Be honest and accountable as opposed to spinning a web of lies which will entangle you later on. If your brand did something terrible then you need to apologise and begin to look into the incident to show that meaningful action will be taken.
The words you use during a PR crisis are key to the way you will be perceived. Saying “our team is so sad to hear about what just happened” is certainly preferable to “a regrettable incident has occurred”.
Declining to comment, refusing to put a human face to your organisation and shunning public comments will make your PR crisis so much worse than it already is. If you need to handle bad PR on social media then this is the time when your spokesperson needs to make a statement or a video expressing how sorry you really are.
Companies, brand representatives or influencers often react quickly and regret it later. Social media is fast moving so the temptation to quickly get a statement out there can be overwhelming. However, you need to be sure that the first external communication following the crisis is a well-thought-out response and not something that isn’t really reflective of your brand. Similarly, angry retorts to customers on social media are never ok.
Remember Amy’s Baking Company? Don’t even go there.
If, like many companies, you schedule your social media in advance or use an RSS feed from other sources, you need to pause them immediately. There is nothing worse than a chirpy or seemingly insensitive scheduled post popping up in the middle of a PR crisis. Saying it was scheduled won’t mean anything to your social media audience who will just see it as your brand being crass and failing to care about your responsibilities.
It was a bad year for United Airlines whose stock plummeted after videos of a passenger being violently dragged off an overbooked plane circulated on the internet. United Airlines however, made the PR disaster so much worse due to their poor handling on social media. At first, United agreed with the forceful removal of the passenger amid furious backlash on their social media channels. Company CEO Oscar Munoz then issued a cold apology:
Yes, he actually said “re-accommodate”!
After intense backlash and boycott threats, United eventually said
By this point, it was too late and United’s consumer perception dropped to a 10-year low. The company became the subject of numerous internet memes and of course other airlines cashing in on their monumental failures!
This was a classic example of how not to handle bad PR on social media. Within an hour of the horrific incident occurring, the world had seen a confused and bloodied passenger dragged from an aircraft simply because of an overbooking. Unquestionably a sincere apology should have been made immediately after the incident. In fact, the CEO should have been horrified and immediately tweeted it. The mixed messages, lukewarm response and lack of internal resolve was a disaster for United.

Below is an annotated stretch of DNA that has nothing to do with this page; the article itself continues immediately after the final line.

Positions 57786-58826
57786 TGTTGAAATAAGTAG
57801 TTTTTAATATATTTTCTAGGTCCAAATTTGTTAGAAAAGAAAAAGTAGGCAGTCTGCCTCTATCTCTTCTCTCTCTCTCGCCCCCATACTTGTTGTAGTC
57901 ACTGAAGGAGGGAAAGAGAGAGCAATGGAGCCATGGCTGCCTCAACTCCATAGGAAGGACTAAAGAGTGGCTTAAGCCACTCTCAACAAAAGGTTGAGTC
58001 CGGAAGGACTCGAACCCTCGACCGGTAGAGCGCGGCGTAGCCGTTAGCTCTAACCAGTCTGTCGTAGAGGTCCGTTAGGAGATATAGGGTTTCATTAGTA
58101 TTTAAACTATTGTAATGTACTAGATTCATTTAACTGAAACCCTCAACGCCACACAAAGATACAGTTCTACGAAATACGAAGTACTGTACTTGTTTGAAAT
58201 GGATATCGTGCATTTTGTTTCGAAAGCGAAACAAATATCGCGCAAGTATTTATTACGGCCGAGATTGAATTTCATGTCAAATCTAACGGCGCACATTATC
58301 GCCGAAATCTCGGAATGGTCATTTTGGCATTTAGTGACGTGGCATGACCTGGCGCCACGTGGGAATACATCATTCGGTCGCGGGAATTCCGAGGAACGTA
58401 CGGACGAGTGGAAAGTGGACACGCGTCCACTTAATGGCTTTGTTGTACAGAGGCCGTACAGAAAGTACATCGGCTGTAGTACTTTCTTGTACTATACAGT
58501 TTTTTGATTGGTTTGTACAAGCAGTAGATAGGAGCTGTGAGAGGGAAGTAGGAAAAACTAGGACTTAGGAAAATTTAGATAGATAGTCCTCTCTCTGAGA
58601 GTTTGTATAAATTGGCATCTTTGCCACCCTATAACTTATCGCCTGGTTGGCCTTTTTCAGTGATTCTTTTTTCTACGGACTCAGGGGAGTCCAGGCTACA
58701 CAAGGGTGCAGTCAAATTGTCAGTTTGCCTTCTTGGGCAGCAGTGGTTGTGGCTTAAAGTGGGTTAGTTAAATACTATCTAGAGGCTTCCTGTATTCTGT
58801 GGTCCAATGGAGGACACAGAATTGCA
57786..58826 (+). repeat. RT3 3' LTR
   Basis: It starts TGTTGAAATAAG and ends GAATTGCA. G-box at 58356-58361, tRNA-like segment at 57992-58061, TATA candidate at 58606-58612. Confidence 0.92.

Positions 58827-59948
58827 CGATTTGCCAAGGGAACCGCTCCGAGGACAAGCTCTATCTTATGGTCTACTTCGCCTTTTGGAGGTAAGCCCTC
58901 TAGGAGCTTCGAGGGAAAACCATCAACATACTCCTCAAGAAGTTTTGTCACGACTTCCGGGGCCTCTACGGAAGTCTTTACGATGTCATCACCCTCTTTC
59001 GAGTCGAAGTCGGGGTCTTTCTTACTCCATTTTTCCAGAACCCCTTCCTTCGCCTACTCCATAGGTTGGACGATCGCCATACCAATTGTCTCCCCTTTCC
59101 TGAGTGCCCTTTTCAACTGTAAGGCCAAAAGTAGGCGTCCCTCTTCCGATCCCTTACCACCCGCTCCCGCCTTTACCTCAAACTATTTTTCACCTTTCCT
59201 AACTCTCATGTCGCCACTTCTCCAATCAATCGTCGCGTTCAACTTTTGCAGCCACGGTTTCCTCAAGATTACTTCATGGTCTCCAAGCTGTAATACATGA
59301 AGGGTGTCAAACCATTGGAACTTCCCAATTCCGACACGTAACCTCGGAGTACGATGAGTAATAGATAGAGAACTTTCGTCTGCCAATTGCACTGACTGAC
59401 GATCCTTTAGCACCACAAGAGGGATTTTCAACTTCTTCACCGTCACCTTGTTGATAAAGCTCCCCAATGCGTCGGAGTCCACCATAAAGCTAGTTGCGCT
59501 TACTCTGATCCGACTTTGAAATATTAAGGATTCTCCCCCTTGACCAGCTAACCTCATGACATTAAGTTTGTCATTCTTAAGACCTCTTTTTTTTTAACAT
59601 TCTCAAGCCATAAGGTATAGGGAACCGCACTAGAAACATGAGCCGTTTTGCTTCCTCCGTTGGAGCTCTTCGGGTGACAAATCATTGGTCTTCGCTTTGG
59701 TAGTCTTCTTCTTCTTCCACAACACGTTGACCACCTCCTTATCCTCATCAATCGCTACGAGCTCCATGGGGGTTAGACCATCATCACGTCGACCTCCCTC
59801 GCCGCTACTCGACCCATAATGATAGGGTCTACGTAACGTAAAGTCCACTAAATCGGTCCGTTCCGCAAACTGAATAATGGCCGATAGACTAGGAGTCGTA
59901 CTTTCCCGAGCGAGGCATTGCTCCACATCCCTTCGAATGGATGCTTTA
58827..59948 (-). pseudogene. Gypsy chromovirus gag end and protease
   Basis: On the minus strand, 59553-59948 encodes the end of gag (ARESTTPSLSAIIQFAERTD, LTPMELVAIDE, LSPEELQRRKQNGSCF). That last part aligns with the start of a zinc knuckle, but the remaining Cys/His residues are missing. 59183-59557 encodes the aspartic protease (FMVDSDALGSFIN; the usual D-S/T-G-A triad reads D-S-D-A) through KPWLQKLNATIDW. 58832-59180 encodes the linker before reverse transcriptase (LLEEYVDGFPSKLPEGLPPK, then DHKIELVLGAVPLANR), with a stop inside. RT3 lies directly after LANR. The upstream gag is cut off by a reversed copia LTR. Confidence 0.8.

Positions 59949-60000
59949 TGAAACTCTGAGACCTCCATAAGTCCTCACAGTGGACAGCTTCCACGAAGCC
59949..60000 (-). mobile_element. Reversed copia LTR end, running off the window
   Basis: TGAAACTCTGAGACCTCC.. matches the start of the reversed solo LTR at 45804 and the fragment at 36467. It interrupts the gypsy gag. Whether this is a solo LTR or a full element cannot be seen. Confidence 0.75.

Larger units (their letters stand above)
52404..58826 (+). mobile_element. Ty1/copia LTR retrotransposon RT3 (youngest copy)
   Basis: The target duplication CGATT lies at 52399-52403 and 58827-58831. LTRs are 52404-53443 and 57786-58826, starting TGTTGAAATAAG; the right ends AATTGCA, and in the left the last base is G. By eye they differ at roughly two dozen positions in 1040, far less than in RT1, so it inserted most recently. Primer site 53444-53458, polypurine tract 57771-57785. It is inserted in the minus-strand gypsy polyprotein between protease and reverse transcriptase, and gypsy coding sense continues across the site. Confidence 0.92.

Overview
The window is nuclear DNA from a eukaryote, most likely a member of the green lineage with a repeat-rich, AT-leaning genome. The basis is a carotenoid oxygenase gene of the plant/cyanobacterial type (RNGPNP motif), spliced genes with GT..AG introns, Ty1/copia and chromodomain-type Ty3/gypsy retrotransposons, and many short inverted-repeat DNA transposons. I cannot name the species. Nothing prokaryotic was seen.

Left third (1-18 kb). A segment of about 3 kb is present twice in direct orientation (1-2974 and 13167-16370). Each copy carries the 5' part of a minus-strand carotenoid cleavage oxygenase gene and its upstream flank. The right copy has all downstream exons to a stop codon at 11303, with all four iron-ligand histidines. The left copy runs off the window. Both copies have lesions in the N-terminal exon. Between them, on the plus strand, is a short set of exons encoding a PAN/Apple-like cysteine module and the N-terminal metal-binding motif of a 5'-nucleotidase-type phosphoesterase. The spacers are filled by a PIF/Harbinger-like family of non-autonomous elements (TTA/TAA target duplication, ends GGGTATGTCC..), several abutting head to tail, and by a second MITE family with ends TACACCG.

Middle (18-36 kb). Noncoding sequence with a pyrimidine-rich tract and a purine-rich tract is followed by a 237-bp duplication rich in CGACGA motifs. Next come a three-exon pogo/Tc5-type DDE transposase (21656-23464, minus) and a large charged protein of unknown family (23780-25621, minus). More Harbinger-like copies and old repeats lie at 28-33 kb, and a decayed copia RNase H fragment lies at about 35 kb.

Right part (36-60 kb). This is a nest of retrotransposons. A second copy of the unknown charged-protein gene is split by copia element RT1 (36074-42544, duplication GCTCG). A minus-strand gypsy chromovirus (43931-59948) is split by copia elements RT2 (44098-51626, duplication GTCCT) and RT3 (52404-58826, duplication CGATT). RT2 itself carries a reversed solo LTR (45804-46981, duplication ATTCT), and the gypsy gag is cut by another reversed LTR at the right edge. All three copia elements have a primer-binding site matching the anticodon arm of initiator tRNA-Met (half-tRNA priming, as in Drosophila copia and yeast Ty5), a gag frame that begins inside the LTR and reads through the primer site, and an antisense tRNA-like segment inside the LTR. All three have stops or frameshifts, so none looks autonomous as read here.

The worst may be over but if you have had to handle bad PR on social media then this isn’t the end. Following a PR disaster, you need to tread a fine line to rebuild customer confidence and avoid creating an aftershock on your channels. Here are some of the things you should be doing after the bad PR on social media.
A bad PR incident can leave your customers and social media followers believing you are the worst thing in the world but that wasn’t always true. If you have apologised and vowed to remedy your mistake, then it’s time for some positive reinforcement. You need to put the bad PR in context to remind the public that this was a one off.
Following a bad PR incident, it is natural for some negative comments to continue. The general public is not too forgiving and depending on what your brand did, perhaps you shouldn’t expect them to be. Perhaps you posted an update about your brand’s latest charity contribution and your post was hijacked with comments reminding you of your PR incident. Decide internally if you wish to respond to the comments or draw their attention to your previous apology. Either way, don’t delete them and certainly don’t get into a slanging match. This will reignite the whole incident.
During the bad PR, you told the public that you were sorry, had learnt lessons and were investigating the incident. Did you investigate it? If you did then it may be a good idea to update your fans on the outcome to show that you really did take action. Perhaps you implemented a new procedure, fired a member of staff or created a new safety rule. If you took steps to prevent it happening again then be sure to communicate this.